Book worms

Central Lyon Middle School sixth-grads Claire Vreeman and Lincoln Kock read books during Sheila Maxwell’s class. They are participating in a challenge to read 40 books this year. Vreeman is reading “Heartbreakers” by Ali Novak and Kock is reading “Game Seven” by Paul Volponi. 

ROCK RAPIDS—Fifth- and sixth-grade students at Central Lyon Middle School in Rock Rapids have been challenged to read 40 books this year.

Reading teacher Sheila Maxwell implemented the challenge for the second year in a row. Developed from the book “The Book Whisperer” by Donalyn Miller the challenge gives students the opportunity to read what they are interested in.

“I started last school year when I was looking for a way to get middle school students back into reading,” Maxwell said. “Students are more willing to read books that they enjoy. I try to teach them to find books that interest them. I also teach them that it’s OK to abandon a book if you find out you don’t like it. The goal is to make kids lifelong readers by choice and not by obligation. I have some who are highly motivated to get to the 40 and I have others who just want to read and not be a part of any challenge.”

This year 110 students have chosen to participate.

One student enthusiastically undertaking the challenge is sixth-grader Avery Harman. She is on her 29th book, “If I Live” by Terri Blackstock which is the third book in the “If I Run” series. That book is Harman’s favorite so far. She completed the challenge last year with 60 books and is happy to participate again.

“It’s fun because you get to read and get rewarded for it,” Harman said.

Students must read books at or above their grade level and then prove that they read the book by taking an Accelerated Reader test or doing a one-on-one conference with Maxwell. The teacher records the book in each student’s reading log and those who manage to read 40 books before the end of the school year receive a surprise reward.

“Believe it or not, most of them just enjoy the satisfaction of reading 40 or more books,” Maxwell said.

In the meantime she awards smaller prizes to students who reach goals. One example is if students read 10 books in a quarter, a pizza party will be provided by the Rock Rapids Pizza Ranch.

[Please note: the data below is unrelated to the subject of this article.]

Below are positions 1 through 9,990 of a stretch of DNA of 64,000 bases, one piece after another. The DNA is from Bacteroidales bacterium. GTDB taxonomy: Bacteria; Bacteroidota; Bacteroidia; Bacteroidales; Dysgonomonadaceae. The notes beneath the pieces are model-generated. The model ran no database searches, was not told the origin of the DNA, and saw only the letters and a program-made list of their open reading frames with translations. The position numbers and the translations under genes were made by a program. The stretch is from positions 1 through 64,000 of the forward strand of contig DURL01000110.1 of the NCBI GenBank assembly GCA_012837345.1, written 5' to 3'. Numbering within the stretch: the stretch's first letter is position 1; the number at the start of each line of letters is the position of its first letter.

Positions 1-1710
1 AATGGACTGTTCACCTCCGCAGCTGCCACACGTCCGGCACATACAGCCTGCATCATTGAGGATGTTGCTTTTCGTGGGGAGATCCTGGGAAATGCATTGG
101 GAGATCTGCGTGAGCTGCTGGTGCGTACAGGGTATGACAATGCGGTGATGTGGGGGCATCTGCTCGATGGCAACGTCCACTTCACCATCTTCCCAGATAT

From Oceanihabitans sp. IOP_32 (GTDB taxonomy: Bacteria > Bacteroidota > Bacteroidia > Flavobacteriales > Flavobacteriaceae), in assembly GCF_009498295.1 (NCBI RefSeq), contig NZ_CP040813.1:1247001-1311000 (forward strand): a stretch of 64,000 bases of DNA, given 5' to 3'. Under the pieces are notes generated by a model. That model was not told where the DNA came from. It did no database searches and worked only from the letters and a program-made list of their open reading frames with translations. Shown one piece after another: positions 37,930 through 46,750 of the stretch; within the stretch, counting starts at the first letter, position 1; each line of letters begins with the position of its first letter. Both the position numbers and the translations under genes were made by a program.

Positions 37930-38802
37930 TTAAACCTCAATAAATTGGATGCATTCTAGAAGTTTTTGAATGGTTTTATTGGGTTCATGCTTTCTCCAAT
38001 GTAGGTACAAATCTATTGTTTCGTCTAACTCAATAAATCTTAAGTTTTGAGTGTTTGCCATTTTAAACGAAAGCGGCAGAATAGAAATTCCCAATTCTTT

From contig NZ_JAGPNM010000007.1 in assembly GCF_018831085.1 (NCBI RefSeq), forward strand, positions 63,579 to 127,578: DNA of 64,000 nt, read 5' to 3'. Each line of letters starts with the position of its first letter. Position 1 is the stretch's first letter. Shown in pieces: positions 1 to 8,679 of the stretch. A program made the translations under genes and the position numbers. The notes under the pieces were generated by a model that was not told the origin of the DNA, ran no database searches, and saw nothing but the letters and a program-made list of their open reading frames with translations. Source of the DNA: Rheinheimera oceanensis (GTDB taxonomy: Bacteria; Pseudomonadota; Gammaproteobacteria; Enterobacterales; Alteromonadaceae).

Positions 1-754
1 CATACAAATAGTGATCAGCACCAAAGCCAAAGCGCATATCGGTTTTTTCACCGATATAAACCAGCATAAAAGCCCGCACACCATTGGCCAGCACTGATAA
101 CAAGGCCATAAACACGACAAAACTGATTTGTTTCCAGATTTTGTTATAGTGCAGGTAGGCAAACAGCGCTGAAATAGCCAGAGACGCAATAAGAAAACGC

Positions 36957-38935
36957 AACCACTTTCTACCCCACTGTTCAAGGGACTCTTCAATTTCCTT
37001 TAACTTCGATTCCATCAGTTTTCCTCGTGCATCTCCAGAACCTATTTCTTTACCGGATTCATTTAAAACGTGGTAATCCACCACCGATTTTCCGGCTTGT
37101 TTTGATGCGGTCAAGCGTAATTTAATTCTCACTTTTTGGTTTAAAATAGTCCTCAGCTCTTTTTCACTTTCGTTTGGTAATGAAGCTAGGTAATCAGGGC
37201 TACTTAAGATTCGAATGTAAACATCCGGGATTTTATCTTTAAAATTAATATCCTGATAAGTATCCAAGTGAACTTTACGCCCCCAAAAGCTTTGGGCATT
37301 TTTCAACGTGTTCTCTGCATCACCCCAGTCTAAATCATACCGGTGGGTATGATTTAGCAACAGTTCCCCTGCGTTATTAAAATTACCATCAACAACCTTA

“They all want that reward,” she said.

Participating students also get a bingo card. Each time they pass an AR test, they spin a wheel for a number. Once a student gets a bingo a smaller prize is awarded such as “eat with teacher” in which a student gets to eat lunch in the classroom with Maxwell and she turns on funny YouTube videos. Other sought-after prizes include a “no homework” pass and “free computer time.” There also is a treasure chest with booty consisting of bouncy balls, unique pencils and other fun prizes.

“Before doing the challenge, my reading goal was for the students to get to 25 AR points and they get a pizza party,” Maxwell said.

Books have different reading levels. The lower level books can earn a student half a point so it would take 50 books to equal 25 AR points. A higher level can be worth 15. This helps to level the reading field and allows students to read according to their skill.

“I have a lot of students who will talk about their books and pass them around their friend group,” Maxwell said. “I get excited when they do that.”

Some of the more popular genres include graphic novels such as “Diary of a Wimpy Kid.” Maxwell’s sixth-grade girls are more into young adult novels such as “The Selection” series. A new book genre trend is historical fiction. The “I Survived” series features stories about significant events such as 9/11 or Pearl Harbor.

So far the teacher has 13 students who have met the 40-book challenge — one has read 109 books.

“I’m hoping that through this challenge students will find books that they are interested in and realize that reading doesn’t always have to be a chore or a requirement,” Maxwell said. “I have a high schooler who hated to read and it was like pulling teeth to get him to read and reach his requirements. I don’t want these kids to end up that way — hating reading. The kids also don’t realize that the more they read the better readers they become.”